The Netgear is a better product, and you can map your attached hard drive to a drive letter on your computer. You can have multiple computers access the same hard drive at the same time, where the D-Link could not. From reading comments online, some people have found that the dual band connection would lose connectivity. CNet, in their review found some speed issues with accessing files on the Hard Drive.

I also have noticed that the D-Link and the Linksys get the same average reviews of 2-3 star out of 5, whereas the Netgear gets higher average reviews.

Sezmi

Sezmi at Best Buy – in store review

I just visited Best Buy and they had a Sezmi all setup that you can see a demo and even try it out.

I was impressed by this service/device.

However, please note that as of right now, they are just testing things out. The service is only available in certain cities.

Check if Sezmi is available in your area

Here is what you get

  1. TV Service. There are two packages and both are extremely cheap. For $4.95 a month you can get your standard network channels like ABC, NBC, etc. For $19.95 they include some cool cable channels, like my favorite SyFy. Pricing PackagesI have heard that they are also working on a sports package. Because we need those live sporting events which are difficult to find streaming live over the internet.
  2. DVR You can record all that you watch through their services. However, you cannot take these programs off of the device. I would assume this is because of the TV service. Just like a cable companies DVR where you can’t remove the programs you record because of the law. Whereas, Tivo, since they don’t provide the content they can have programs transferred to your computer or mobile device.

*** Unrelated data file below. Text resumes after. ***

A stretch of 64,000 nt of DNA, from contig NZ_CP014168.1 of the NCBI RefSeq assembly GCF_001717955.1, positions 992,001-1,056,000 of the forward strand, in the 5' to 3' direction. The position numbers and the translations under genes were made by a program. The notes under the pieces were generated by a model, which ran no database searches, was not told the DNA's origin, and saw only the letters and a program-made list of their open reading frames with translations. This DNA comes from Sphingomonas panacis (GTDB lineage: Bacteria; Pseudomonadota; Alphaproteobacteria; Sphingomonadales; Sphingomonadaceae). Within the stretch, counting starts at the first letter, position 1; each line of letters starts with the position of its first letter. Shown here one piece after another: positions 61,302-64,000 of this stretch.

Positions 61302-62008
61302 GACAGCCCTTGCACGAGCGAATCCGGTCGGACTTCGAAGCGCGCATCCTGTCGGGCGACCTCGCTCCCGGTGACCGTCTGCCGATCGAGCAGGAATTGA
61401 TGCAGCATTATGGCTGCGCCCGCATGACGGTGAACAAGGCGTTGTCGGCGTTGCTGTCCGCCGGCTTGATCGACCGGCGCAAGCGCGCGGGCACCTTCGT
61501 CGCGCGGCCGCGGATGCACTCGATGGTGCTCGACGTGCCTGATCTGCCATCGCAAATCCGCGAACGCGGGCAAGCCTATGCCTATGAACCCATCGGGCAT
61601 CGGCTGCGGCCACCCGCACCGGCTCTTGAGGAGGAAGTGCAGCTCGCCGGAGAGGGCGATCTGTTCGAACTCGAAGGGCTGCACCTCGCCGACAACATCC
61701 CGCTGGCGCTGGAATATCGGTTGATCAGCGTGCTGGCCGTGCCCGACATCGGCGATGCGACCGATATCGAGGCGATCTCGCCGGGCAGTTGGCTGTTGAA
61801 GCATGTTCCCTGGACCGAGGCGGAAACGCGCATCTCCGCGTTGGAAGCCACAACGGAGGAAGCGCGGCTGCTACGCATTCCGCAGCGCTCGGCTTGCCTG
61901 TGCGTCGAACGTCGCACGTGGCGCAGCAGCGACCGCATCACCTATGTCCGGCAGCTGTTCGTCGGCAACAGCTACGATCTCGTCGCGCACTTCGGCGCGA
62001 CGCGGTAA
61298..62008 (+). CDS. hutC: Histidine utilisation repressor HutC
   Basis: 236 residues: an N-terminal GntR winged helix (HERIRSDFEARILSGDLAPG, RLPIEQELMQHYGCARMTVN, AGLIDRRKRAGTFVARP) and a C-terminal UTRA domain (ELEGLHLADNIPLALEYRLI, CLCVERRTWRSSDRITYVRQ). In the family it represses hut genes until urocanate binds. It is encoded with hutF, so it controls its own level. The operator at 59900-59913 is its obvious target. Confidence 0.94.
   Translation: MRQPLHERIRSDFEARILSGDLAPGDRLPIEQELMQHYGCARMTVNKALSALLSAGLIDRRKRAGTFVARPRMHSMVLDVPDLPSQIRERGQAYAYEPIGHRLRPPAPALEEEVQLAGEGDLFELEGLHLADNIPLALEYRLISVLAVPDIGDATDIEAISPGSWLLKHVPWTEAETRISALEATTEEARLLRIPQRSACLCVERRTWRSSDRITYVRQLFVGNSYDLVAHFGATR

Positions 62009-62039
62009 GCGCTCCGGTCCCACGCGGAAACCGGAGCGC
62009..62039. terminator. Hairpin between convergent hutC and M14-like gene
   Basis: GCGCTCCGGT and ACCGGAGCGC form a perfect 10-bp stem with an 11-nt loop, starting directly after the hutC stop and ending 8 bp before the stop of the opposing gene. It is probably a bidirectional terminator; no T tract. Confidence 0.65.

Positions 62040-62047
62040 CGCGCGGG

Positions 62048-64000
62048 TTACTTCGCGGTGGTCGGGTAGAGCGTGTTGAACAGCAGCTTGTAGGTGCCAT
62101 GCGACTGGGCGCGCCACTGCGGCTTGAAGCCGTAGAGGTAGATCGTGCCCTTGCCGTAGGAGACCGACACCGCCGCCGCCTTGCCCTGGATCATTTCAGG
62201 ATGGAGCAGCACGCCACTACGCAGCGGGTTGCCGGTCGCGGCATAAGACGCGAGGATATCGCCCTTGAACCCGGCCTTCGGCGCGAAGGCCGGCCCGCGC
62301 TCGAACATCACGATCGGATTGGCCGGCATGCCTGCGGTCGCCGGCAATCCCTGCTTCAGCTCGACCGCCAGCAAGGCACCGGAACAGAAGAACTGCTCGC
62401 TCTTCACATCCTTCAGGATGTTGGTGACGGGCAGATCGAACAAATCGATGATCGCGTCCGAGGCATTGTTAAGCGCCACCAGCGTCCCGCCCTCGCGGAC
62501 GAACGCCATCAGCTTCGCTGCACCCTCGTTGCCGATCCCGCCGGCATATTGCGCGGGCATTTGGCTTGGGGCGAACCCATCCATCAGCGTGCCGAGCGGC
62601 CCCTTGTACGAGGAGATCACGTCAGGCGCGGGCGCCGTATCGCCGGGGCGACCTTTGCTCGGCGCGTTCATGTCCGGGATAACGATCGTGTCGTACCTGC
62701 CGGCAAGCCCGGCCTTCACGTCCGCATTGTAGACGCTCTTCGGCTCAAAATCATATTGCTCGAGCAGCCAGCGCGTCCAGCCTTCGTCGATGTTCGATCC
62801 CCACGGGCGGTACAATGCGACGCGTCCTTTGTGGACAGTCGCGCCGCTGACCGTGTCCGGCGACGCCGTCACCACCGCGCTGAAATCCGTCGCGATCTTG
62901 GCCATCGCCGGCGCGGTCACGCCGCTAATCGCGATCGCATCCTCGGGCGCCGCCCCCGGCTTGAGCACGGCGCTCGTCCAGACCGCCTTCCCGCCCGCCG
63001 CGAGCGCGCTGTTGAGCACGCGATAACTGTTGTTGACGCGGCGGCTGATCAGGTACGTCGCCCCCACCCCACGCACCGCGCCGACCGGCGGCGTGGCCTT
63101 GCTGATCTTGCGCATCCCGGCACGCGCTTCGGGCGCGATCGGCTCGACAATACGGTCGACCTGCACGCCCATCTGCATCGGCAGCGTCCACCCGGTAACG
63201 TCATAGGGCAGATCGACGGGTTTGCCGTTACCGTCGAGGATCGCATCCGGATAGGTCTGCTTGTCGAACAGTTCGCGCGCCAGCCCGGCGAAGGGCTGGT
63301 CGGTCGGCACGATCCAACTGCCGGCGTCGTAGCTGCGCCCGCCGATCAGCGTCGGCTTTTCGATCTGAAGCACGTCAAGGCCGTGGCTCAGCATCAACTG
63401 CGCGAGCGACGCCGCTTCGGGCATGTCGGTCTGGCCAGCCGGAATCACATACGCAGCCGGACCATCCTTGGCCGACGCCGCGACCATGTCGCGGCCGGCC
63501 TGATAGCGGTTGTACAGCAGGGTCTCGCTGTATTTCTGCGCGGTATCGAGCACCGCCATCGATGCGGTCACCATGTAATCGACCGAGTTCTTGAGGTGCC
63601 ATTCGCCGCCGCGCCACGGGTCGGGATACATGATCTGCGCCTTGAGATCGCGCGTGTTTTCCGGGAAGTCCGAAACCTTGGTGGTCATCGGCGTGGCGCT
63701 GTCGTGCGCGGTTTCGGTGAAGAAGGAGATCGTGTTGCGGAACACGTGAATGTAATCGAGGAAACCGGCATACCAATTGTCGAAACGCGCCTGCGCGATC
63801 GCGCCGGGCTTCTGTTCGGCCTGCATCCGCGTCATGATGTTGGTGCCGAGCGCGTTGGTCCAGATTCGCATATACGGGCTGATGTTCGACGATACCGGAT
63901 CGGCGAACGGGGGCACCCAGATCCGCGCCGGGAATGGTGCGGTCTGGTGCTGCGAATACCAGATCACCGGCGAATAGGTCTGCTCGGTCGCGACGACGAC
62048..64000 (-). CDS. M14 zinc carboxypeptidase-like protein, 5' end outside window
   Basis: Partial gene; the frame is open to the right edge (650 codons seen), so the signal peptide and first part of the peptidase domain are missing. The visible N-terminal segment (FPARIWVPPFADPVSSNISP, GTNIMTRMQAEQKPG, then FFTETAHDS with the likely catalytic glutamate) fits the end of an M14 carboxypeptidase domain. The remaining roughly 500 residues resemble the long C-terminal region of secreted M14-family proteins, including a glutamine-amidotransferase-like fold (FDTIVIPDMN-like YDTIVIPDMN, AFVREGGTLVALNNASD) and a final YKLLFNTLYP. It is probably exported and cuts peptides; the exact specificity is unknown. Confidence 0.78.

3. On Demand Movies and TV shows. You can rent movies and TV shows from .99 cents to 4.99. You can also purchase movies for around $14.95. But remember if you purchase them, they stay on the internal HD (see below) and you cannot take them off the device.
  4. 1TB Internal Hard Drive. For you to store hours of SD and HD content.
  5. USB port to add an external Hard Drive
  6. Network connectivity So you can access your media from a server, NAS drive or computer connected to your network
  7. Internet streaming. You can watch YouTube, Podcasts, Crackle. That is all for right now. If you have a Tivo, it is the same stuff you can get from YouTube and Internet On Demand stuff. As long as I can get my DiggNation, I am a happy camper.
  8. Built in UI. The UI was pretty easy to navigate, but for each selection you might wait a couple of seconds for it to show you results.
    • A Big plus is the ability to continue to watch whatever is currently playing while you search for other media.
    • You can have multiple users, meaning you can hide some of your media from your kids. (You know which media I mean)
    • A decent search, for the times you know exactly what you want to watch, but don’t want to waddle through the menus and take time for each to load.

Total Cost is $299 for all the components, plus your monthly fees.

It looks like I could only find it at Best Buy. Here is a link to Best Buy to order it online*.

*This is not an affiliate link at this point.

Some first ideas of options

OK, After looking at some nice threads on AVSForum and Google Searches here are some of the possible solutions.

Network Routers – Wired and Wireless

1) If you are going to do any streaming via the internet, get a Wireless-N Gigabit router.

The best solution will have you connect the router to your AV room via wires. That is right, if you want the full monty. That is streaming BluRay ISOs, then the best throughput will be via that Gigabit network wired connection. Cat 5e or Cat 6 cable. Otherwise, you will not get choppy video and not so perfect audio.

If you don’t need to stream BluRay ISOs, then the Wireless N is still a must to get the best speed, and reduce the chances of any “freezes” in your video playback. The speed is definitely more important for video streaming. And I mean either video streaming off the internet or from your Hard Drive.